Republicans looking for lessons learned from the last election should note how a balanced environmental platform helped Republican John Vihstadt win reelection to the county board in Arlington, Virginia – one of the most liberal places in America. Vihstadt ran as an independent and was first elected to the board in a special election last April. His reelection was the first time a non-Democrat had won an Arlington County Board seat in a general election since 1982. Arlingtonians across the political spectrum – from Democrats to conservative Republicans like myself to Tea Partiers – celebrated his victory.
Vihstadt is a self-described “big-tent Republican.” He ran what he called a “fusion” campaign that was explicitly nonpartisan. His primary focus was local fiscal issues, and he led with opposition to an ill-conceived streetcar project estimated to cost over $500 million. But Vihstadt did not just oppose a bad Democratic idea; he balanced his position with support of bus rapid transit, the Washington Metro rail system, and other transportation alternatives that make sense in urban areas like Arlington.
As they say, elections have consequences. In a stunning reversal, the Arlington County Board decided shortly after the general election to cancel the streetcar project.
Vihstadt’s success also has helpful political implications. This Weekly Standard piece calls his April election a potential “rebirth of the Republican Party in Virginia.” The article explains the broader political importance of his election and the need for enhancing our party’s appeal in liberal areas:
To have a reasonable chance at winning statewide [in Virginia] these days, a Republican candidate has at the very least to split the vote in the Northern Virginia counties of Fairfax, Prince William, and Loudoun. In 2009, Bob McDonnell did better than that—61 percent in Loudoun and 59 in Prince William—to win his gubernatorial race handily. Four years later, Ken Cuccinelli fell below 50 in Loudoun and Prince William and was blown out in Fairfax on his way to a three-point loss to Democrat Terry McAuliffe.
But Republicans could take a valuable lesson from the Vihstadt victory. Tom Davis, the former Republican congressman from Fairfax County, says the GOP has been too bogged down in ideological purity tests that result in candidates too conservative for Northern Virginia. The party, Davis says, needs to learn to “run candidates that fit the districts.”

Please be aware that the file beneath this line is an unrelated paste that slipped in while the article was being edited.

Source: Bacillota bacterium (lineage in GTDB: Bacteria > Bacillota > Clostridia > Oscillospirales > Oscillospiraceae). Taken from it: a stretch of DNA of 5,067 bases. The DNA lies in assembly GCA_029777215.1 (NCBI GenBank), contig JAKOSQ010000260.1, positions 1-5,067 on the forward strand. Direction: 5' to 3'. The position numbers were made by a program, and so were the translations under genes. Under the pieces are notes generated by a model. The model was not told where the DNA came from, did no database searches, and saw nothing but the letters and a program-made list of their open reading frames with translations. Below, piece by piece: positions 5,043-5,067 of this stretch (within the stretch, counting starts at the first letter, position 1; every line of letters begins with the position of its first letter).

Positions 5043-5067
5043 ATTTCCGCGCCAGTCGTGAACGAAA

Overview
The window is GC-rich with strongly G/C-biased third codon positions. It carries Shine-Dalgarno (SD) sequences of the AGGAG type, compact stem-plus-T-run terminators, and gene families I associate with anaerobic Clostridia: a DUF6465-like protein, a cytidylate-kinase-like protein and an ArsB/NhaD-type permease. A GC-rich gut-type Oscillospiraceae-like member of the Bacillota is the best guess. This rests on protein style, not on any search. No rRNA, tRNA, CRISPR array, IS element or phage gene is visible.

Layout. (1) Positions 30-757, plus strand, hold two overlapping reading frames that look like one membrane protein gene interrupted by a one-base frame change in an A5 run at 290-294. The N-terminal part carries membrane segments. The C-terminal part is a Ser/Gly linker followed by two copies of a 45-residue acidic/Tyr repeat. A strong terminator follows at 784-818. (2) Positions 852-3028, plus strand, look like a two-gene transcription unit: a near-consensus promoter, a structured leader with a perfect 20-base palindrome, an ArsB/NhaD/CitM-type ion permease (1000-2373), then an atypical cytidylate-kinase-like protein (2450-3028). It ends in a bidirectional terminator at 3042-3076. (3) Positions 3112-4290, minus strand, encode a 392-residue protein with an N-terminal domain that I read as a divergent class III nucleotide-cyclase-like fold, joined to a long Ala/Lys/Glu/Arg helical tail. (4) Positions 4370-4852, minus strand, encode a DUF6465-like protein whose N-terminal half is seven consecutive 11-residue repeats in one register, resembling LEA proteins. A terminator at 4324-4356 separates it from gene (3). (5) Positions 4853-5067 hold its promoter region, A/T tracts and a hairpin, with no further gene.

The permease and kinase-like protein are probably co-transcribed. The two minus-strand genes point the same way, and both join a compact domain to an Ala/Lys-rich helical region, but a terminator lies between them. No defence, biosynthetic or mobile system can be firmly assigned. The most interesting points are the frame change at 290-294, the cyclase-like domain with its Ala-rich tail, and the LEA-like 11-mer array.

You could call that the Vihstadt rule, and Pat Mullins, chairman of the Virginia GOP, assures me that his party will be following it. “There are going to be very strong candidates in Northern Virginia,” says Mullins.
While there are many reasons for Vihstadt’s success, his thoughtful environmental platform certainly played a key role. Arlington is one of the greenest communities in America, so he could not have won by leading with the streetcar issue unless he also supported other public transit options.
Another top environmental issue in the Vihstadt campaign involved a park across the street from my house. The local school system proposed in May 2014 to build a new elementary school on or near the park. Several neighbors and I organized a group to save the park. Vihstadt agreed with us and promised to help preserve it. His pledge was probably a major reason why he flipped my neighborhood’s precinct from a loss in the special election to a win in the general.
Vihstadt’s campaign indicates that a balanced environmental platform can help Republicans win even in Democratic areas. We do not have to adopt liberal positions to create such a platform. Good stewardship of the environment is a conservative value as well. As leading 20th Century conservative thinker Russell Kirk said, “Nothing is more conservative than conservation.” Roger Scruton’s groundbreaking 2012 book How to Think Seriously About the Planet provides a masterful explanation of how conservative principles apply to various environmental issues and why these principles lead to better solutions.
I have knocked on countless doors for Republican candidates and rarely have anything winsome to say to environmentally conscious voters. Fellow Republicans often agree with me that we should take more thoughtful positions on the environment rather than simply react to misguided liberal ideas. Now is the time to turn this sentiment into action. Not only is it the right thing to do, but as Vihstadt showed us, it can help win elections.
Note: I wrote this post in my personal capacity and not as a representative of my employer, Earth Stewardship Alliance, or any other group.